Because you might not have the liquidity when you need it the most.

3. Potential for early retirement

PHOTO: Pixabay

I would argue that the concept of 1M65 and CPF funds a fixed retirement milestone. Meaning you have to live long enough to retire a millionaire.

Which is why it’s 1M65 (or 4M65). And not 1M(insert whatever age you would like to retire).

The current CPF Payout Eligibility age is 65 years old. But CPF recommends us to delay it till 70 years old — when CPF LIFE kicks in — in order to enjoy higher payouts.

This is also where a lot of people have difficulty believing that they’ll ever see their CPF money.

Remember during the 2019 NDP Rally, when Prime Minister Lee Hsien Loong unveiled plans to raise the official retirement age from 62 to 65 by 2030?

Who’s to say that the CPF Payout Eligibility Age won’t be raised too?

So what if instead of locking up that money, you take that cash flow to generate financial assets that might potentially help you retire earlier?

If you’re a financially-savvy individual, you could:

  • start a business (which might potentially become the next Facebook or Tesla )
  • stay invested in equities for the long term, reinvest your dividends, and eventually even reap capital gains (so much so that CPF’s 4 per cent p.a. is chump change)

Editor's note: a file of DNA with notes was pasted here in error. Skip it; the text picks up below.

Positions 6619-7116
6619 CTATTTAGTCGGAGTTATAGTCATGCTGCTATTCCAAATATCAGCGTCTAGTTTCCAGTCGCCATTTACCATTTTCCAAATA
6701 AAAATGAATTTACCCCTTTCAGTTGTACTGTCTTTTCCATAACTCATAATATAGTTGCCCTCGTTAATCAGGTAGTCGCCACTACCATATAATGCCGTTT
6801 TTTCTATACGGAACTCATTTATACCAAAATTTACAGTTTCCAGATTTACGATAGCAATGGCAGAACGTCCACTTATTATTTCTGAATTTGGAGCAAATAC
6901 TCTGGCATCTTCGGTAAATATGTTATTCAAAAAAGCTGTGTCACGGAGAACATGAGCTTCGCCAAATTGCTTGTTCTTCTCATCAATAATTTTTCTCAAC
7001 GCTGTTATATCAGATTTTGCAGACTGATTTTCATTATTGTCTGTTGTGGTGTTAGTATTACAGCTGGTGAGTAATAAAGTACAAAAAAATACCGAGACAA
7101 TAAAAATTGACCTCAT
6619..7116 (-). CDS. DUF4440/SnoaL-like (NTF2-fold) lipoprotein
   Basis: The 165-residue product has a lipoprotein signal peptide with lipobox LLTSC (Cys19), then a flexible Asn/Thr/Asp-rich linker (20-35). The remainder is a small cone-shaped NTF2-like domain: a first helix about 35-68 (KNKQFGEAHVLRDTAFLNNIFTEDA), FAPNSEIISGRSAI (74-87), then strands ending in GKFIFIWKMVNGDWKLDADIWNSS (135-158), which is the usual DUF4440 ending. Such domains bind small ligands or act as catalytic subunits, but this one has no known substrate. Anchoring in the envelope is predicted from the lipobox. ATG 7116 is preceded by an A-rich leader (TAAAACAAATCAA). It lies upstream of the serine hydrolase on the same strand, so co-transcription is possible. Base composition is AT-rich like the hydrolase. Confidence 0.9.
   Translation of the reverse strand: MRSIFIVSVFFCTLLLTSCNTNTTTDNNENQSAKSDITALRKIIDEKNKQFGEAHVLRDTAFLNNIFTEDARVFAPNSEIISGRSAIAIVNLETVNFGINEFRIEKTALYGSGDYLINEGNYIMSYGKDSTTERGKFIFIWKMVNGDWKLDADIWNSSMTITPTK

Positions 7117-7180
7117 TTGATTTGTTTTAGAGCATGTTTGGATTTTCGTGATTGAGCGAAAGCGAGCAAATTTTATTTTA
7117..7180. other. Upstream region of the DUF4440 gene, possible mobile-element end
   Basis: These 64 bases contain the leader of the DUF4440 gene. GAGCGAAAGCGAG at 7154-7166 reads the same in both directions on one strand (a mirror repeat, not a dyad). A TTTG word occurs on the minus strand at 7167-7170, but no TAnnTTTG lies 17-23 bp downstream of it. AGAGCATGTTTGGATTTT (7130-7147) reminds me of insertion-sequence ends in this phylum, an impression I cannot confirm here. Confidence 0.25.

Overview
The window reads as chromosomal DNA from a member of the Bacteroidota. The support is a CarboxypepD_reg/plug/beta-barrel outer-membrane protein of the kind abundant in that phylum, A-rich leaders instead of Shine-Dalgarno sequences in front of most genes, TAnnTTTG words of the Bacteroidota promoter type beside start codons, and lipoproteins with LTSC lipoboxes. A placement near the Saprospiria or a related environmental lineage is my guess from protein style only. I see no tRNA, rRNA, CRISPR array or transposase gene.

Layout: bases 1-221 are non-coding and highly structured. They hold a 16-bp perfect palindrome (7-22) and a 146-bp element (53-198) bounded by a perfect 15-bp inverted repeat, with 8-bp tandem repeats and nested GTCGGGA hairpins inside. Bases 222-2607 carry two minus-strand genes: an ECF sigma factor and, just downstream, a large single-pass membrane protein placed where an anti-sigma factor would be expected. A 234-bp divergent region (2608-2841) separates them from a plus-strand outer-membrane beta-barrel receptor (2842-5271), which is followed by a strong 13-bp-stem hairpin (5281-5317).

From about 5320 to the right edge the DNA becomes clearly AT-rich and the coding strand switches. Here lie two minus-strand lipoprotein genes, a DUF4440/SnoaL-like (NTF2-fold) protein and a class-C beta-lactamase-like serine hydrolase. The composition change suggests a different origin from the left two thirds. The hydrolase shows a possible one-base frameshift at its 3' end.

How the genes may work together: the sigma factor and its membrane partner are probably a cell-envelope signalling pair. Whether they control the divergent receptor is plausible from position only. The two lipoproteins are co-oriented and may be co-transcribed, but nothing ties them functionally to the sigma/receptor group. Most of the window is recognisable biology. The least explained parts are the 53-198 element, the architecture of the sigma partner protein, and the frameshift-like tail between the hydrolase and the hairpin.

But seriously. How many of us can be the next Mark Zuckerberg? And how many of us can continuously beat the market year after year till we’re 65?

4. Emergencies

PHOTO: Pexels

Before you think about topping up your CPF or investing your CPF monies. It’s probably a good idea to make sure that you have emergency funds on hand.

The Covid-19 pandemic is a great example of why this is important. We’ve seen businesses close and many jobs were lost.

If you or your spouse lost your jobs, the cash flow for your family will be severely affected while you still have to pay for basics like:

  • Food
  • Utilities
  • Mortgage
  • Insurance

You may be CPF rich, but being cash-poor will really suck.

So… should I hop on the 1M65 train?

Here at Seedly, we always preach that when it comes to any kind of financial instrument. Or as long as your money is involved.

You’ll want to do your due diligence and understand exactly WHY are you doing it. As Loo mentioned during the SeedlyTV episode, “1M65 is a way to get rich!”

Personally, I’d like to read between the lines. And what I hear him saying, is this: “Think of 1M65 as a building a safety net for your retirement.

"Once you have that down, you can make better investment decisions and take calculated risks.”

This article was first published in Seedly.